Benioff was one of the original developers of the first commercially available relational database management system, Oracle. His biggest feat was when he created Salesforce — a web-based customer relationship management (CRM) application — in 1999.
He started with only a handful of employees. Today the company has over 25,000 employees worldwide. Salesforce is currently valued at $48 billion and has grown exponentially since its inception. Benioff said he gets his inspiration for Salesforce from a wide variety of places, including books, movies, and even his children.
Relating to Benioff’s story, I think it’s safe to say that he stuck to his idea and thought big when building his company. Benioff found success by removing any distractions that may have prevented him from doing what it takes to achieve his goal: creating the best CRM software in the market.
If you’re thinking of building your own company, don’t get side-tracked with ideas that may bring you short-term success but will ultimately take you off course. Instead, think big and focus on building a successful company and making it go viral.
In a recent interview, Marc Benioff shared his story of building Salesforce.com. According to Benioff, dozens of companies were trying to do what he was trying to do at the time. However, he said he didn’t focus too much on them. He said he was single-minded and focused on building the world’s premier CRM (customer relationship management) company, and nothing was going to stop him.
Respect other Cultures when Expanding globally
That’s probably not a mistake you’ll make. Still, it is a mistake everyone else is making, especially those of us in the U.S. When we go international, we typically do it with literal translations. To be fair, it’s hard not to do that.
Our English words are so simple and descriptive that it’s easy to pick one, shove it into another language and use it as is. Staying engaged with your customers’ culture is important if you want them to respond to your marketing.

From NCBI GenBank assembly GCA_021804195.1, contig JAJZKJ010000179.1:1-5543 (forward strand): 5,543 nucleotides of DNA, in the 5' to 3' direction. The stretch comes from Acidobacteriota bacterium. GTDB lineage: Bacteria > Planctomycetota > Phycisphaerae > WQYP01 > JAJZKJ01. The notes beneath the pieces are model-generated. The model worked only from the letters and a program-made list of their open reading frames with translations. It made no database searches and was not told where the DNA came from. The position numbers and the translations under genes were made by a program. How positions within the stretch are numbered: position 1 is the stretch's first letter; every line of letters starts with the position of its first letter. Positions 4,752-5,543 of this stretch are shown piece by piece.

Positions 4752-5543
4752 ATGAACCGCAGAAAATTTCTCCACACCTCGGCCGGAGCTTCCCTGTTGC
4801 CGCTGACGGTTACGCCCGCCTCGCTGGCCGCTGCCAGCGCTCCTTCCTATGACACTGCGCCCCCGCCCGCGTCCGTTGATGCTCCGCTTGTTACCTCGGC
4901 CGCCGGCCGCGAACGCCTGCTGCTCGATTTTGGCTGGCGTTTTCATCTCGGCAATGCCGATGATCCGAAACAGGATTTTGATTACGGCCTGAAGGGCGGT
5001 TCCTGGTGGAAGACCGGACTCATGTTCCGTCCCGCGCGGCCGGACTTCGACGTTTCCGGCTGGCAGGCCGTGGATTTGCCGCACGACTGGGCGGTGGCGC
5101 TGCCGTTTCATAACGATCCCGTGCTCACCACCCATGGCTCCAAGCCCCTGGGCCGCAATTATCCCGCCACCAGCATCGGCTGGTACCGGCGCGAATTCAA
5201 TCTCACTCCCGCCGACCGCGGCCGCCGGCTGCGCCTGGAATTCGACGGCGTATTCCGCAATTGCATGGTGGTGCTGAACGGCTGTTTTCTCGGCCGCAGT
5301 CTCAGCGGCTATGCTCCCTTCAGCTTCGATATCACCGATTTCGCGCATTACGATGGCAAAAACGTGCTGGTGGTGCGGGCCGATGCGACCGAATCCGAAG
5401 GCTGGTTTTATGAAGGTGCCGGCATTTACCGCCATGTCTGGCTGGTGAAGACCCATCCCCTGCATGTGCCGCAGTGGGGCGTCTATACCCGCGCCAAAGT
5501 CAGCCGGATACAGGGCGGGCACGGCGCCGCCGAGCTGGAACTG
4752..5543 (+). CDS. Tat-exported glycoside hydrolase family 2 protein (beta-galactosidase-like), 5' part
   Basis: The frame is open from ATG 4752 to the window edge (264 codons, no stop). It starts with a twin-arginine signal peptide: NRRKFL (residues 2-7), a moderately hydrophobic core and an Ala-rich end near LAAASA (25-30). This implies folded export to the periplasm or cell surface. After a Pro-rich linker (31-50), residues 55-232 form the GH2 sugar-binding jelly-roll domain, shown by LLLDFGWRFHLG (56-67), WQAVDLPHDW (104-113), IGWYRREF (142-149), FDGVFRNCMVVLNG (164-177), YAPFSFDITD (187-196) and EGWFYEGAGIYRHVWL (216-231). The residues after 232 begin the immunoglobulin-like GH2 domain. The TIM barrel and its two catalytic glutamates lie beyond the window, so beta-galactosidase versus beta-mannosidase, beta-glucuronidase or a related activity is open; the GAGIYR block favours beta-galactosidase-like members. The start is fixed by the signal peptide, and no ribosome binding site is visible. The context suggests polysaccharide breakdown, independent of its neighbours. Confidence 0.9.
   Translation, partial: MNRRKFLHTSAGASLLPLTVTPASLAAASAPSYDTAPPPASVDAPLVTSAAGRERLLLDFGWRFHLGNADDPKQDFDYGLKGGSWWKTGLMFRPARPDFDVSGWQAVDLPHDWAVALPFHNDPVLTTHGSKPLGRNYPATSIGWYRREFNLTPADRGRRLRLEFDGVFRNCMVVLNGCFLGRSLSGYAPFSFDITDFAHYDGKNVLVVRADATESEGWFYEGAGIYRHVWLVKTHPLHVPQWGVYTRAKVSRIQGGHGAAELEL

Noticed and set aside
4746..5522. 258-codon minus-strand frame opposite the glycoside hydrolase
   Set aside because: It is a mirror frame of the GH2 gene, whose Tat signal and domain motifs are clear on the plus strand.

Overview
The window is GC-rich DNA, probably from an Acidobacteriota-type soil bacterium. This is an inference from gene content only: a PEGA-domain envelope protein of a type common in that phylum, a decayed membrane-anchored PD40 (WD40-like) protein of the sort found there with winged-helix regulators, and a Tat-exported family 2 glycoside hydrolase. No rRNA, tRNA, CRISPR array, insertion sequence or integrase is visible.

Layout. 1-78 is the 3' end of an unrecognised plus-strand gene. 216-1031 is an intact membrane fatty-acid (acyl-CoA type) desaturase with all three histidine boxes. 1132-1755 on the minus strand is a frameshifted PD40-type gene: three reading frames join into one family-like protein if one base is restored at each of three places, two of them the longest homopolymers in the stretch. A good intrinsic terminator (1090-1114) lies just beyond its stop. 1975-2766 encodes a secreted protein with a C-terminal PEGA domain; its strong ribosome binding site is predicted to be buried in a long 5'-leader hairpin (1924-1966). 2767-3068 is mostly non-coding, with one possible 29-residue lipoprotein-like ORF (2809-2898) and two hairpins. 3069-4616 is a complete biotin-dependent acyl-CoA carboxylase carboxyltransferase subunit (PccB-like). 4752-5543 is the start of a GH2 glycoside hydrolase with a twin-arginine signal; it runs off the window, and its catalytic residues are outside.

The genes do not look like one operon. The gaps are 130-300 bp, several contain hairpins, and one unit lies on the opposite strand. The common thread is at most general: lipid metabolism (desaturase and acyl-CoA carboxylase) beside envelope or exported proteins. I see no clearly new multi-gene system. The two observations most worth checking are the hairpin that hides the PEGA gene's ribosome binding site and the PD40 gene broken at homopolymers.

A few years ago, Salesforce began expanding into Europe, and it had a choice to make. Should they open up offices in London, France, or Germany? All three locations offered Salesforce a great deal, but London won out.
London ranked first for trip-making (people who visited over 15 days). London also ranked first for page views on the Salesforce blog. The biggest factor was probably the language, as 47% of the world speaks English.
They didn’t even think about the broader cultural implications that would come with picking a country like Ireland as their first international location. Ireland was deeply religious in a way that most of the world wasn’t. The 12.5% tax rate would be an unthinkable move in most other countries.
The story is old, but it’s a good one, and it’s worth retelling if you’re considering going global anytime soon. Salesforce decided to retract its presence in Ireland, but not because it wasn’t profitable. It was successful enough that they were looking to open offices in places like London and Amsterdam.
However, Salesforce struggled to make inroads abroad because they didn’t spend time understanding what goes into success for companies outside of North America. They didn’t learn the deeper context of their decision to go global, which cost them everything.
Behind The Cloud Summary Quotes
“One idea alone is a tactic, but if it can be executed several different ways, it becomes a great strategy.” –Marc Benioff
“You must always examine what’s working, evolve your ideas, and change the way you do things.” –Marc Benioff
Behind The Cloud Summary Review
No one can build a million-dollar business. But to learn these lessons from this book is important for the mindset. There are many strategies that we can apply in our startups. We must read about the billionaires’ experiences to know how they made decisions and won the world. This can help us in certain situations you can never think of. Recommended.
To whom would I recommend Behind The Cloud Summary?
- A manager doesn’t know how to run B2B.
- A marketing manager who is confused about whether to market online or offline.
- Anyone who wants to go abroad for business.